How to learn tricks FAST (and hold onto them)
A huge part of skating is learning tricks, but the truth is the way so many skaters try and learn actually prevents learning and keeps them stuck at the same level, unable to figure certain tricks out, or locking one in one day, and then losing it the next.
In this video/article I go over why this is along with some ways that you can instantly hack your own body and environment to speed up learning and help you lock in more tricks faster.
The perfect learning combo
Ok so if we can literally change our brains and get better at anything if we put in effort, why is it then that sometimes you just seem like you’re not getting better? How can you try nollie flips for 10 years and not seem to improve?
Well, there are some key ingredients to building the perfect recipe for learning that you should be implementing if you want to learn more effectively:
1. The right amount of focus
2. The right amount of "physiological hypedness"
3. Repetition & failure
4. Deep rest
So let’s go through each of these.
Focus and physiological hypedness
Imagine a session you’ve had where you were super anxious, you got all in your head and were flooded with negative emotions.
How did you skate?
Like shit, no doubt.
Now imagine a session where you were just super tired, real lazy and with no energy.
How did that session go?
If the hype didn’t start to rise, probably not well either. (It’s also often these kinds of sessions where you get injured.)
Now think of some sessions where you skated well, you were probably somewhere in between, not excessively hyped, but not overly relaxed either - what I'm gunna call the "sweet spot of physiological hypeness".
When it comes to learning new tricks and locking new ones in, the ideal state is somewhere in between. Not freaking the fuck out, but not in pure zen mode either.
Why? Well not only because you’re literally going to be more able to skate better in that middle state, but an essential piece is that to learn something new, you need to be focused on what you’re doing. This doesn’t need to mean visually focused, you could be paying attention to board feel, how you move your body, etc., but you need to be focused.
If you’re too chill or you’re too anxious, you’ll struggle to focus. If you're too chill your mind might drift and you might think about what’s for dinner or that strange pigeon you saw on the way to the spot.
Then on the other hand if you're too stressed, excited physiologically hyped your mind might jump around or you might think about what people think of your skating, or that you’ll get hurt.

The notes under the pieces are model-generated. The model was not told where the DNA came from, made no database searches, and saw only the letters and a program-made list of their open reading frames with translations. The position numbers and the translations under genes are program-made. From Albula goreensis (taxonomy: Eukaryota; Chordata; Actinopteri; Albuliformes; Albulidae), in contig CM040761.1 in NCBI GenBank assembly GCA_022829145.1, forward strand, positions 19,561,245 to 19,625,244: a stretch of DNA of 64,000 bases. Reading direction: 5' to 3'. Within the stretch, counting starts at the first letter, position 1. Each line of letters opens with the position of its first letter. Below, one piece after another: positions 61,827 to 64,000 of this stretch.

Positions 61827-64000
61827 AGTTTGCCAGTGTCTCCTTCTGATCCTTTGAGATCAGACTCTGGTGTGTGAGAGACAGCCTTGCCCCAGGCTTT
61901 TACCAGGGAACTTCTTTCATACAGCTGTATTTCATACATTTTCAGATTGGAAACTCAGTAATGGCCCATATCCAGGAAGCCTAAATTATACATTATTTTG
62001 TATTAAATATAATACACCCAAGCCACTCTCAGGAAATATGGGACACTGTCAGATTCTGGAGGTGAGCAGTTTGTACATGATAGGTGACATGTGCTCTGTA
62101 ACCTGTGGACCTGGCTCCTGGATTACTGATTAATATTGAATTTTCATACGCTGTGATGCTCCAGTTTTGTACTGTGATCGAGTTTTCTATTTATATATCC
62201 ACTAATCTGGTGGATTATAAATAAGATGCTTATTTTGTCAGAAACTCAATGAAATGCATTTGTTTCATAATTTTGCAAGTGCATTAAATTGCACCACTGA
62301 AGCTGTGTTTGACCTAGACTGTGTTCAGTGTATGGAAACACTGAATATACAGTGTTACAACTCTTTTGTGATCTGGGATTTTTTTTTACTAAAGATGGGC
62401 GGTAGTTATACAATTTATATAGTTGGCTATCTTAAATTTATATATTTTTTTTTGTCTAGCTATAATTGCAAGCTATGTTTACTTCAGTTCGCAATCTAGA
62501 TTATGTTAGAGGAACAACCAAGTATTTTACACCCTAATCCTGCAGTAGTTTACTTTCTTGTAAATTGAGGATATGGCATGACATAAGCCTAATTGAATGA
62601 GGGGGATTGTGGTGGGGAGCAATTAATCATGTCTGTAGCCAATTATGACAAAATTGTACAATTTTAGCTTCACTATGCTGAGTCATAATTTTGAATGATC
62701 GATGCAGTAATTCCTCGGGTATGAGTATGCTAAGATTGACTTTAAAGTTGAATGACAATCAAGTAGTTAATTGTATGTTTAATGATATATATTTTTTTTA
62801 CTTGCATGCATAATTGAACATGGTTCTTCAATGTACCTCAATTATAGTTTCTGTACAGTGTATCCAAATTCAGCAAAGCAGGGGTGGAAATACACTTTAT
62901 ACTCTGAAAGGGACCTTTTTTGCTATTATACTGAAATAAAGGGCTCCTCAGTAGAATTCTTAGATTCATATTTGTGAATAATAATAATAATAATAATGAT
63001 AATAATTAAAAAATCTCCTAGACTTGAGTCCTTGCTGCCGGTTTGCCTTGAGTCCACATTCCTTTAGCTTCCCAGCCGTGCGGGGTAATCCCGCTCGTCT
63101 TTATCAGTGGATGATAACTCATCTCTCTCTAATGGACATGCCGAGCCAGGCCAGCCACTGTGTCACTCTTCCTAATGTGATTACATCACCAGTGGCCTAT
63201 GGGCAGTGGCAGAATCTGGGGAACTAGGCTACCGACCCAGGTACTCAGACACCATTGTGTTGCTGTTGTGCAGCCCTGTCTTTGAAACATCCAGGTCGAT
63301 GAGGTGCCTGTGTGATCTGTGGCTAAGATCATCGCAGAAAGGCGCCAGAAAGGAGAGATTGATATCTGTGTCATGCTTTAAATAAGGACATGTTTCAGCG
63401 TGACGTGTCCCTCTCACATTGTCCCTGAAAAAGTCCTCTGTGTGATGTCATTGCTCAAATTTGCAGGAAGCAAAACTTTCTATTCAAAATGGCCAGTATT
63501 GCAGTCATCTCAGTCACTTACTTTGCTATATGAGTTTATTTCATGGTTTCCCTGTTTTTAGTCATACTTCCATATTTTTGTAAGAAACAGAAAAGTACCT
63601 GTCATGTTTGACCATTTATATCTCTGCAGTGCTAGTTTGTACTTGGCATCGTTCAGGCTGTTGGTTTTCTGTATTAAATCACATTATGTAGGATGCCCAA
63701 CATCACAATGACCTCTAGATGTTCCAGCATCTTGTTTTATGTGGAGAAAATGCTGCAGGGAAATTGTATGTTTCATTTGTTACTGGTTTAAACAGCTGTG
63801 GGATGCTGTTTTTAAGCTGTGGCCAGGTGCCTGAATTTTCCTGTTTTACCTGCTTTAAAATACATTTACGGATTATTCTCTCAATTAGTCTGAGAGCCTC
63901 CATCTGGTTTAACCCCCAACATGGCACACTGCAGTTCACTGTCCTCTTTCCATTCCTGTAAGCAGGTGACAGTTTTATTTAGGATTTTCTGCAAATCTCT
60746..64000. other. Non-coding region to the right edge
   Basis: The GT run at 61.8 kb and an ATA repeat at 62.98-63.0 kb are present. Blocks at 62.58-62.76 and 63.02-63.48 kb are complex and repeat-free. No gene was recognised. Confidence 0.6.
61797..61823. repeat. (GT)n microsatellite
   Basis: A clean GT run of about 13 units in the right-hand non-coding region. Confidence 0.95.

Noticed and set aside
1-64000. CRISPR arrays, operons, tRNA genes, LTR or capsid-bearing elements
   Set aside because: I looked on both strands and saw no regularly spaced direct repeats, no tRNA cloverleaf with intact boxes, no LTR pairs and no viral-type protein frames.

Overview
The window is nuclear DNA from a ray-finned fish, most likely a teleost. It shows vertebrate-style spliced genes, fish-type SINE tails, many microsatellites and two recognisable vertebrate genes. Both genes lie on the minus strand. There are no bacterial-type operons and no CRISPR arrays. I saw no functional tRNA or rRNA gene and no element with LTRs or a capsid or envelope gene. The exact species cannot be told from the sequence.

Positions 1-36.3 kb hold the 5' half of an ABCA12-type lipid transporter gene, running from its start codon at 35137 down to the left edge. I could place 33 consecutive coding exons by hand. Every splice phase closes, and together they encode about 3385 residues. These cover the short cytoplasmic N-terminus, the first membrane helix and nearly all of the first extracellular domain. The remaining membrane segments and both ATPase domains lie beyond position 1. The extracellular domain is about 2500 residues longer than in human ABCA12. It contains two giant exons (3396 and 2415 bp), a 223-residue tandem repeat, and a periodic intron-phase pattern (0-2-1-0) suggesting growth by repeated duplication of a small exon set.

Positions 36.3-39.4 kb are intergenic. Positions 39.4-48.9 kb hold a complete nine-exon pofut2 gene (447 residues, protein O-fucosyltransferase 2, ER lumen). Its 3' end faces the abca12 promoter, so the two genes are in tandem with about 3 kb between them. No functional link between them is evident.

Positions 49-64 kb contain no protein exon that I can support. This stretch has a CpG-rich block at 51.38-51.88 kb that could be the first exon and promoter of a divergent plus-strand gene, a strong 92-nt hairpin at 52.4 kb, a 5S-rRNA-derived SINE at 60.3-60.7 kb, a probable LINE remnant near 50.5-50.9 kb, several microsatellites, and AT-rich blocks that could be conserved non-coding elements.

As we all know, there are physical and emotional changes in our bodies depending on how hyped we feel.
When you’re relaxed your heart rate will be lower, breathing will be slower, you’ll feel less tension, less energy, you won’t be so alert and focusing so sharply, and you’ll be feeling more passive emotions.
As we go up the hype scale everything will progressively increase - our heart rate and breathing will increase, we’ll feel more tension, we’ll be more alert and focused. As you hit the peak, you’ll be wired as fuck, and either be feeling positive emotions like extreme excitement or negative ones like anxiety and fear.
Our hypeness is influenced by everything that’s going on inside and outside of us and is largely automatic, but there are certain things we can do to influence it and bring us into that optimal level of hypeness to learn and skate better.
The environmental effect
As weird as this might sound, the core of hitting this optimal state is that you need to feel safe.
If you don’t, you’re going to be in a defensive state and as your body’s number 1 job is to keep you alive, the last thing it’s gunna care about is your little trick on your little wooden toy.
When you're in this state you’ll feel more negative emotions, like anxiety or fear and not only will you be in a worse state to learn, you’ll even close yourself off to trying new things and pushing yourself on your board.
This doesn’t mean you have to feel physically safe, as in - "is this guy at the skatepark gunna rugby tackle me to the floor as I go to pop". It can also mean is your ego or 'sense of self' safe…
For a long time I would struggle to skate in different environments with really good skaters because I’d be stuck thinking about whether or not I was skating good enough.
I had a perceived level I had to skate at and even if no one gave a shit about how I was skating, I thought they were and as a result my sense of self was threatened. Instead of being inspired by these other skaters and being open to learn from them (growth mindset), I was stuck in a fixed mindset of "they’re good, I’m not."
So your environment can have a massive impact on your ability to regulate your level of hype. If you want to focus on learning, then make sure you’re in an environment where you’re able to feel comfortable and relaxed.